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Gold Is Range Bound…and Here’s Why
03/31/2010 12:01 am EST
Gold has had some dramatic moves in the last 18 months, and we expect it will have some equally dramatic moves in the future; but not right now.
While I recognize that gold is one of the few commodity markets that people are really passionate about, the purpose of this article is not to take sides either with the gold bugs or those who reject the argument that gold is forever. Rather, I want to discuss my interpretation of the market’s cycle.
After spot gold made an all-time high against the dollar on December 2 at $1,226.37, gold has been in retreat mode. For the for the past several months, gold has been in a broad trading range, seemingly unable to move one way or another. This process has created frustration from bulls and bears alike.
Here is the dirty little secret about the gold market: It can be a horrible investment… and here's why:
Gold first started trading in the 1980’s while I was on the floor of the Chicago Mercantile Exchange (CME) in Chicago as a member of the International Monetary Market, which was at that time a division of the CME, now the CME Group. When gold opened up, the public clamored to buy into the gold futures market, and guess who sold it to them? That’s right—it was the pros—the guys who made their living trading. As a result, gold hit an all-time high of around $850 an ounce back then, and it took almost 25 years for gold to move over that level, at least in dollar terms. I don’t know what your time line is, but 25 to 30 years is an awful long time to get even again.
So what is really happening in this market?
Everyone is aware of the problems in Europe with Greece, Portugal, and a host of yet-to-be-named countries. We all know that the huge amount of money being printed, coupled with the bank failures abroad, contribute to the dollar’s declining value. These events, in conjunction with the American governments actions, also contribute to the devaluation of the dollar. The government claims that this is beneficial to exports, but the bottom line is that the purchasing power of the American dollar continues to erode in world markets.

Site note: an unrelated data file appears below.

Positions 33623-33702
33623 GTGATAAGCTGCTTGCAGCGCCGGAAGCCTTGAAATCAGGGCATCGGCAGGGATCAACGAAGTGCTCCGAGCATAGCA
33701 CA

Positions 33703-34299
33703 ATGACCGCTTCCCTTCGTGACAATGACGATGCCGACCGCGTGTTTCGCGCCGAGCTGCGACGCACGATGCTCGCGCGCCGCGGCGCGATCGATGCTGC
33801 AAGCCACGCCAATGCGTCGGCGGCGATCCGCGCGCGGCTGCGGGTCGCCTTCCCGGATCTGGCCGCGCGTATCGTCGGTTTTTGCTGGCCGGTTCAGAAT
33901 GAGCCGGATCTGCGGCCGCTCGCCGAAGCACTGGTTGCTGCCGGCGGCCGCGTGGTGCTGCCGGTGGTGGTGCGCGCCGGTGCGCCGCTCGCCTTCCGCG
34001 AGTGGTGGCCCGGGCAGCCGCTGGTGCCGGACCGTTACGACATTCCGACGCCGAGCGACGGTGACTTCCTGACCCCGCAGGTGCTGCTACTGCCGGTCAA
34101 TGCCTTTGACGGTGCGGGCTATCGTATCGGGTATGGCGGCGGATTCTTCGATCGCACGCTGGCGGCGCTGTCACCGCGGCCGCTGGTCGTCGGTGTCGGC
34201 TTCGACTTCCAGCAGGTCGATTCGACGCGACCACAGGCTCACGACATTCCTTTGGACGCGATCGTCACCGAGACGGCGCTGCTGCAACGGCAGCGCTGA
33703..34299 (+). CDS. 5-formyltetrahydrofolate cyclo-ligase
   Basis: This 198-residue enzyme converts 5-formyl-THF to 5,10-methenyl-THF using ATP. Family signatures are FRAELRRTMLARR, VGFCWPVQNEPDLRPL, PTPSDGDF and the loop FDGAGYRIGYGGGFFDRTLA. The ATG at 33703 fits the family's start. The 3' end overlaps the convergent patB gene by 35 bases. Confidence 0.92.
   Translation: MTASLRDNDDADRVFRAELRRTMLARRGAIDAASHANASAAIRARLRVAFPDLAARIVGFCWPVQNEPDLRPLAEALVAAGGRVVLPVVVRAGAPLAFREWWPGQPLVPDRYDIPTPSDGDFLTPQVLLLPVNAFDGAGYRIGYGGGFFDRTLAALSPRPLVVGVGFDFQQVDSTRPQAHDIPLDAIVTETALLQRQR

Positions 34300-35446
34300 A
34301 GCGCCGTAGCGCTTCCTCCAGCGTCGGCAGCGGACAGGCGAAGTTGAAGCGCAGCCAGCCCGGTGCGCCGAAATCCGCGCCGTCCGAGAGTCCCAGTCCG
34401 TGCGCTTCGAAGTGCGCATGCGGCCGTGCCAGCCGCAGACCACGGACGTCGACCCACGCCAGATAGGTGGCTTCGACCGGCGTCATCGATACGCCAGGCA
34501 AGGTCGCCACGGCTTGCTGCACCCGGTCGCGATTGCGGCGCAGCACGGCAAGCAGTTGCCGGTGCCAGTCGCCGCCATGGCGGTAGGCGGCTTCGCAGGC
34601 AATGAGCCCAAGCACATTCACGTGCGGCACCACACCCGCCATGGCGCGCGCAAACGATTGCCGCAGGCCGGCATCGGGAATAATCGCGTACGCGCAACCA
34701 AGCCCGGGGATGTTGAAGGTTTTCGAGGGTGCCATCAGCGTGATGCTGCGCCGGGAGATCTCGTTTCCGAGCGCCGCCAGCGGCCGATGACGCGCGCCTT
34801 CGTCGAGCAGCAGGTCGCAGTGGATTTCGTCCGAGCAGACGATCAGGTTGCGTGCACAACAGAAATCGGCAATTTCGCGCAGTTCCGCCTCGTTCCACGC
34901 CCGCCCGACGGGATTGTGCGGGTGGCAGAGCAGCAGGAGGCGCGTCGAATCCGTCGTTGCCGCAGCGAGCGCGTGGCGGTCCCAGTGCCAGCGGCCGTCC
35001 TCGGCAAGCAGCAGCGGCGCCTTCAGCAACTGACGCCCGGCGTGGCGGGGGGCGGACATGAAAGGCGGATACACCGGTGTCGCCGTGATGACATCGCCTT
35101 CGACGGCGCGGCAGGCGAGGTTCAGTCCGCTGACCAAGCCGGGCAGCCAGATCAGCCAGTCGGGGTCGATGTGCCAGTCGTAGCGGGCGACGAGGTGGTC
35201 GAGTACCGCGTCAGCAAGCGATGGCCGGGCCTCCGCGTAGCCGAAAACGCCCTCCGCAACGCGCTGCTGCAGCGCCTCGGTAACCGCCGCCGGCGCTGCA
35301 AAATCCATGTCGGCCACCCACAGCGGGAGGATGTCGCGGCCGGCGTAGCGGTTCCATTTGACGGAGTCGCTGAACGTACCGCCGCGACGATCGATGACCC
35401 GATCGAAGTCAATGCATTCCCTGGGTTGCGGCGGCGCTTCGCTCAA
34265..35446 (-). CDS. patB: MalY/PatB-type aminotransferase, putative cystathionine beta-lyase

Based on the declining value of world currency against gold, you might ask why gold isn’t trading at $2,000 or even $3,000 an ounce? What is wrong with this market? This is because a great deal of what goes into the gold market is psychological and reacts to cyclic trends driven by both psychological and economic factors.
So what does all this have to do with the price of gold now? It has everything to do with gold and nothing to do with gold.
Here is what I've been able to observe in the last several years in gold, and it seems to be holding true. It is something that you should pay attention to if you're interested in the next big move in the gold market.
Before gold can move higher, it needs to create what I call an "energy field." The most recent energy fields in gold were between May 12, 2006 and September 20, 2007. This 17-month energy field saw gold prices oscillate between a broad trading range bound by $730.08 (upside) and $541.80 (downside). That energy field produced enough power to propel gold to the new high of $1,012.40 on March 17, 2008. This marked the first time gold exceeded, in dollar terms, the highs set in the early-1980s, mentioned earlier.
The energy fields I have observed for gold are taking somewhere between 17 and 18 months to complete. If the energy field holds, then the December 3, 2009 high of $1,226.37 should remain in place for quite some time. If the same cycle remains true, then the recent lows that we witnessed, at $1,050, should also remain intact as they represent the 15- to 16-month cycle low.
With the lows in place, the next question becomes when is the next cyclical high in gold? Based on the existing cycle, we can expect the next major gold high in 2011.
To summarize: I expect gold to be locked in a broad trading range for the next 12 months, bounded by the December 2009 highs of 1,226.37 and the lows of $1,050.00. If the gold cycle holds true, we expect that gold tops the $1,226.37 marker by April or May of 2011.
On the upside, we will also be looking for gold to make a nature cyclic high in October or November of 2011. It's impossible to predict the future with any degree of accuracy; however, when we look at the cycles in gold, this reads as a pretty good bet.
No matter what happens, we expect gold will offer some great trading opportunities that investors and traders should be able to take advantage of.
As I always discuss, in trading, one should approach gold or any other market with a game plan and proper money management stops. The key to success in this decade will be investors’ willingness to move in and out of asset classes such as gold and be well diversified into more than one asset class. That way, you won’t be left holding the bag for the next 25 years. Our World Commodity Portfolio is a good example of this approach and is one I believe will serve investors well in the coming years.
By Adam Hewison, founder, Market Club
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